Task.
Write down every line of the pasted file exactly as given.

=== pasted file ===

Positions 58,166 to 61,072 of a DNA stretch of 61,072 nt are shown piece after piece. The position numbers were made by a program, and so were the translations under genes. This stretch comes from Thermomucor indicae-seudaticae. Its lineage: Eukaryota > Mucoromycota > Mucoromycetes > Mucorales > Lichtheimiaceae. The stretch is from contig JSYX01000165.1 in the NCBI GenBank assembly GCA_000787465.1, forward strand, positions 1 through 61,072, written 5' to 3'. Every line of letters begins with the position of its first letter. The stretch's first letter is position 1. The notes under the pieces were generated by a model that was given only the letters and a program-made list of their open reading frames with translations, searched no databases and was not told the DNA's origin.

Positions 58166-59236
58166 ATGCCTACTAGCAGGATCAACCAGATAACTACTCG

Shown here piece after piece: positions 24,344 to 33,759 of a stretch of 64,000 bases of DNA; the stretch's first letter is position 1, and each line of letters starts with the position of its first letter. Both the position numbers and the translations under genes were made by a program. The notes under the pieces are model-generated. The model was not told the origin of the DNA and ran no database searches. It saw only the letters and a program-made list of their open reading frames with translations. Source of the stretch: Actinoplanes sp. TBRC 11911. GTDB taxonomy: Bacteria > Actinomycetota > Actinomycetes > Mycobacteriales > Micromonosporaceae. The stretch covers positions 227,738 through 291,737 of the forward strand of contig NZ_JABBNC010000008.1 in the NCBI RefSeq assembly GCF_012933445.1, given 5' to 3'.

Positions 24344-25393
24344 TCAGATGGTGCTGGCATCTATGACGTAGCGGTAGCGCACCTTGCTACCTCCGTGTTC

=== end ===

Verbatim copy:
Positions 58,166 to 61,072 of a DNA stretch of 61,072 nt are shown piece after piece. The position numbers were made by a program, and so were the translations under genes. This stretch comes from Thermomucor indicae-seudaticae. Its lineage: Eukaryota > Mucoromycota > Mucoromycetes > Mucorales > Lichtheimiaceae. The stretch is from contig JSYX01000165.1 in the NCBI GenBank assembly GCA_000787465.1, forward strand, positions 1 through 61,072, written 5' to 3'. Every line of letters begins with the position of its first letter. The stretch's first letter is position 1. The notes under the pieces were generated by a model that was given only the letters and a program-made list of their open reading frames with translations, searched no databases and was not told the DNA's origin.

Positions 58166-59236
58166 ATGCCTACTAGCAGGATCAACCAGATAACTACTCG

Shown here piece after piece: positions 24,344 to 33,759 of a stretch of 64,000 bases of DNA; the stretch's first letter is position 1, and each line of letters starts with the position of its first letter. Both the position numbers and the translations under genes were made by a program. The notes under the pieces are model-generated. The model was not told the origin of the DNA and ran no database searches. It saw only the letters and a program-made list of their open reading frames with translations. Source of the stretch: Actinoplanes sp. TBRC 11911. GTDB taxonomy: Bacteria > Actinomycetota > Actinomycetes > Mycobacteriales > Micromonosporaceae. The stretch covers positions 227,738 through 291,737 of the forward strand of contig NZ_JABBNC010000008.1 in the NCBI RefSeq assembly GCF_012933445.1, given 5' to 3'.

Positions 24344-25393
24344 TCAGATGGTGCTGGCATCTATGACGTAGCGGTAGCGCACCTTGCTACCTCCGTGTTC